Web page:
Friday 7 October 2011, 16:10
Most people in Wales have at least some idea about the significance of Merthyr Tydfil. These days around 30,000 inhabitants live in the town, with the Borough of Merthyr Tydfil hosting approximately 50,000 more.
Inevitably, most of Merthyr's glory rests in its past and there is no doubt that, at one time, this truly was a big town, the greatest iron producing centre in Britain, possibly even the world. With four huge ironworks, Merthyr was also a mining and railway hub and, at their peak, the Dowlais works alone were operating 18 blast furnaces and employing over 7,000 men, women and children.
The four great ironworks - Dowlais (1759), Cyfarthfa (1765), Plymouth (passing into the ownership of Richard Hill in 1788) and Penydarren (1784) - brought prosperity and hardship to the town. Conditions in the hovels of the working classes were dire, a far cry from the luxury enjoyed by people like the Crawshay family, sitting happily and comfortably in their mock Gothic castle at Cyfarthfa.
The oppression of the working classes, the terrible conditions endured by people like the brick girls of the town, has been written about many times - too many to warrant repeating here. Yet there was far more to Merthyr than just iron and coal. And if the interested tourist or the historian cares to look they will find a wealth of fascinating stories.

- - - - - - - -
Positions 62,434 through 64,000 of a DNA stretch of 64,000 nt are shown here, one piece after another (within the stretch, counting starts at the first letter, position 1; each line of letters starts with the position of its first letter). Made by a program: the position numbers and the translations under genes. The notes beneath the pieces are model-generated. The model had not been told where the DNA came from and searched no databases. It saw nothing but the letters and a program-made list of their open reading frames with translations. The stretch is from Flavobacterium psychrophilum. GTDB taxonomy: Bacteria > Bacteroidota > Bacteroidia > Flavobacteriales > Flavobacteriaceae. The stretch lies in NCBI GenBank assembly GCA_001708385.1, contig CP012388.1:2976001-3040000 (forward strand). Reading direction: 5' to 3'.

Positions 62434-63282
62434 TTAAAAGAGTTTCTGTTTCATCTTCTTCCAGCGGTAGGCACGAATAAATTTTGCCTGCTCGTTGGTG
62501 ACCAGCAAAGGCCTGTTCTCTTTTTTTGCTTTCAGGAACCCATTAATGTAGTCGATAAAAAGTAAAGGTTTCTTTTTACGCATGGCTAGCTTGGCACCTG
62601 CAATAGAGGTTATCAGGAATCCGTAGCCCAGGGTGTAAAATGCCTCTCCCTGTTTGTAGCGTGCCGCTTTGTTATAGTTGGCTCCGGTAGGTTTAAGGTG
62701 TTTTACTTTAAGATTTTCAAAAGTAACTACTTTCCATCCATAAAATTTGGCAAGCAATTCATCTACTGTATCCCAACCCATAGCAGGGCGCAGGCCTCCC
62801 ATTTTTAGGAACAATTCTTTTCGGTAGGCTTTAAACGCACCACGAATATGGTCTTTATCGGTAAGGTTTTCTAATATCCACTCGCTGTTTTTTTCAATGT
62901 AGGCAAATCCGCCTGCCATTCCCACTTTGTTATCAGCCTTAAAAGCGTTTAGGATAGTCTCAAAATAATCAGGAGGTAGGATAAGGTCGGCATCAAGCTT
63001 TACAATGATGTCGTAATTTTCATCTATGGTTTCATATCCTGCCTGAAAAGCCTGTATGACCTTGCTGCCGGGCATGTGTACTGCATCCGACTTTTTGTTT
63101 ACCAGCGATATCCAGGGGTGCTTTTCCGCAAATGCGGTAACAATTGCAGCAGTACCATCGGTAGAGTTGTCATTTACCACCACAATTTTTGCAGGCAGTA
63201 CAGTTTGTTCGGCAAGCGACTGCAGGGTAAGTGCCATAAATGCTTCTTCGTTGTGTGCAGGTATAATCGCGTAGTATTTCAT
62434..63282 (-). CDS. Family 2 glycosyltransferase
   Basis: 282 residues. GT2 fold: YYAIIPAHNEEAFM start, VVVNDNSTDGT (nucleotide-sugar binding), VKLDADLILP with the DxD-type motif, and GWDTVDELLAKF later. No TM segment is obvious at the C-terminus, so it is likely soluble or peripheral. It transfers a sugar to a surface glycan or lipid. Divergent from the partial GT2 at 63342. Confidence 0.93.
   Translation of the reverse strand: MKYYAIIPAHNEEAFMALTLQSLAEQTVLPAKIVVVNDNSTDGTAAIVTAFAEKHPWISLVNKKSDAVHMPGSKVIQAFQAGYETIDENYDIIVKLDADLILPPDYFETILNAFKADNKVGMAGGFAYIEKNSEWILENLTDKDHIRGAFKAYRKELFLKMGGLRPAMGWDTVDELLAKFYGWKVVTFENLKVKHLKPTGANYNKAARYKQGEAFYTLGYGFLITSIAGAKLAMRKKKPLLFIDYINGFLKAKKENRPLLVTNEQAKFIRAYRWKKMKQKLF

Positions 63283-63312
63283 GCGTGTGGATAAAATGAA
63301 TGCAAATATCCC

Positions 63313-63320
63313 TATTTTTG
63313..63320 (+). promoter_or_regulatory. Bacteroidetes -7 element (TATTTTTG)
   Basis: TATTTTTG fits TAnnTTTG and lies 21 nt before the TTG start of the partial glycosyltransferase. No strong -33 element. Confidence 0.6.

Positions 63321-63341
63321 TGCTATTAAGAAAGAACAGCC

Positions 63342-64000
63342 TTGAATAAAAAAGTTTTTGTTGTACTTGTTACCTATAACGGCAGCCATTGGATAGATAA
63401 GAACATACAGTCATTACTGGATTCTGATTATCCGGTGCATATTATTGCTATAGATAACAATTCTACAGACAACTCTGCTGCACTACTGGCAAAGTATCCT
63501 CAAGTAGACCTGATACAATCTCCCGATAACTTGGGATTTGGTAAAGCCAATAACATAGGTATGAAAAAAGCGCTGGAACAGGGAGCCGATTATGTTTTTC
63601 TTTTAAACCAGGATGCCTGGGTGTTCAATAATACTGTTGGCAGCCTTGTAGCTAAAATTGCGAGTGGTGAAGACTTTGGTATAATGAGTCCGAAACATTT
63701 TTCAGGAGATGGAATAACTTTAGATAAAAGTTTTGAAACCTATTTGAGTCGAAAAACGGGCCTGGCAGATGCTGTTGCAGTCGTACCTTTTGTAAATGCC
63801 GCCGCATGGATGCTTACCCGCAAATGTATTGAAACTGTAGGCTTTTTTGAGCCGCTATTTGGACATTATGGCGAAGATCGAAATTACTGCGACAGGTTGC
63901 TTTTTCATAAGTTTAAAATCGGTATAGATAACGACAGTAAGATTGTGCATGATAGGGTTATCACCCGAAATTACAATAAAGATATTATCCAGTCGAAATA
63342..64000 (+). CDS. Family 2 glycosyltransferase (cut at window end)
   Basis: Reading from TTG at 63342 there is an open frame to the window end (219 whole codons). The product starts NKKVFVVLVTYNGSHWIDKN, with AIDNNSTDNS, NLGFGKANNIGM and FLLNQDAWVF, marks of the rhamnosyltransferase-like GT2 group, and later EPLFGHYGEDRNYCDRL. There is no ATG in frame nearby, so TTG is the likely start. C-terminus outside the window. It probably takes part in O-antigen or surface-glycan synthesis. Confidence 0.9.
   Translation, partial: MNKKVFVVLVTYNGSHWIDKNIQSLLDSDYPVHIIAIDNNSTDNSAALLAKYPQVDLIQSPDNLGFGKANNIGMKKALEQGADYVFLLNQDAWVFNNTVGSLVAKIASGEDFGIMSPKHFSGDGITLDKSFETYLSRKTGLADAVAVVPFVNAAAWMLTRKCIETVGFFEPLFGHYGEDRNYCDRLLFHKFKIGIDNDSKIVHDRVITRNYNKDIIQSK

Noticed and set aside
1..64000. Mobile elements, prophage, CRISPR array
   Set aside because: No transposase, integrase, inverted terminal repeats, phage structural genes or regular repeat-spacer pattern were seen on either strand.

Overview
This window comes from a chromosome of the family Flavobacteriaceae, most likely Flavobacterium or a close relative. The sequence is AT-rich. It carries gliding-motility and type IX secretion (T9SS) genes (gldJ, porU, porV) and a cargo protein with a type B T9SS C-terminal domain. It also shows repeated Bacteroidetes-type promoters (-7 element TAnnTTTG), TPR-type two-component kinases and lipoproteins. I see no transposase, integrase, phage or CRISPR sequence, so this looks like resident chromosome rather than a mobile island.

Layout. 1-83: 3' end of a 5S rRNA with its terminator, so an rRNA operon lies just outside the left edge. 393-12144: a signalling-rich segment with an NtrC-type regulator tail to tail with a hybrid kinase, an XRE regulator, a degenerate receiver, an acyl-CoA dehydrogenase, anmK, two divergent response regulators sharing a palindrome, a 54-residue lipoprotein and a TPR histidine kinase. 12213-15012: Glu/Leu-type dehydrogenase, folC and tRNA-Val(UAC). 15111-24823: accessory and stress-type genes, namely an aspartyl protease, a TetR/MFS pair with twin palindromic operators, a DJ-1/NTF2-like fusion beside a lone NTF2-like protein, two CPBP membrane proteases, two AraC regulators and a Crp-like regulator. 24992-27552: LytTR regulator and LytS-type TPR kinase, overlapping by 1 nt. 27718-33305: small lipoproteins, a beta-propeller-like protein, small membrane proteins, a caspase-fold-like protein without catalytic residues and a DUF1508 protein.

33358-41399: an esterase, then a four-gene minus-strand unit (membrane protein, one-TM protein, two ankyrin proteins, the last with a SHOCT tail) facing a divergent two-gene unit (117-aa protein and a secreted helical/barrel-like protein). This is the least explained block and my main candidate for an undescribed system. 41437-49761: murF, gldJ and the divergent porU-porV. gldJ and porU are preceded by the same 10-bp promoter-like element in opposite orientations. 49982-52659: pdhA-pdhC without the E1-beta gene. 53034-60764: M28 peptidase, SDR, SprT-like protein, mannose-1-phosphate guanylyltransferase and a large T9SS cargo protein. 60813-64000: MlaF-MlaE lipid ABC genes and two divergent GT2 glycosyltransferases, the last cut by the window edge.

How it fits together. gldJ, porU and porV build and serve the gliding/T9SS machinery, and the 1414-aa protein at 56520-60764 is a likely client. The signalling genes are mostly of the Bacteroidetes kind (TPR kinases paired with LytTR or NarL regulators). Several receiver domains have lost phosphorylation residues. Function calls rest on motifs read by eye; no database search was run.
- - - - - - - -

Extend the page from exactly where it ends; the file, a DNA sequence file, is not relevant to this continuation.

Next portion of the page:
The town was named after St Tydfil, daughter of Brychan, ruler of Brecheiniog in the fifth century. She was martyred here, murdered by raiding Saxons some time around 480AD, but it was only with the coming of the industrial revolution that the town began to assume major significance - so much so that by the early years of the 19th century this was the largest town in Wales. Cardiff and Swansea, by comparison, were little more than large villages.
Richard Trevithick's steam locomotive
As an industrial centre, it is perhaps appropriate that Merthyr Tydfil was where the first steam railway locomotive in the world once ran. Despite those who scoffed or disbelieved, Richard Trevithick's huge engine pulled an incredible load of 10 tons of coal and 70 men between Penydarren and Abercynon, a distance of over nine miles.
It happened on 14 February 1804, the journey being undertaken as a result of a £1,000 bet between Samuel Homfrey of Penydarren works and Richard Crawshay of Cyfarthfa. Despite demolishing its chimney on a low bridge, Trevithick's engine won the bet for Homfrey.
Visitors to the present-day museum at Cyfarthfa Castle can see a replica of the machine standing outside the main entrance. Trevithick's Tunnel at the site of the old ironworks, complete with mosaic floor, is also worth a visit.
What many people do not realize is that Trevithick was not alone in creating new inventions within the town. Merthyr was also the site for another famous experiment nearly 200 years later when, in January 1985, Sir Clive Sinclair's C5 battery operated vehicle went into production at the Hoover works on the outskirts of the town.
The C5 was revolutionary and created huge media interest but it was a financial disaster. The idea did not catch on and, with only 17,000 units sold, production was halted in the summer of 1985, only six months after it had begun.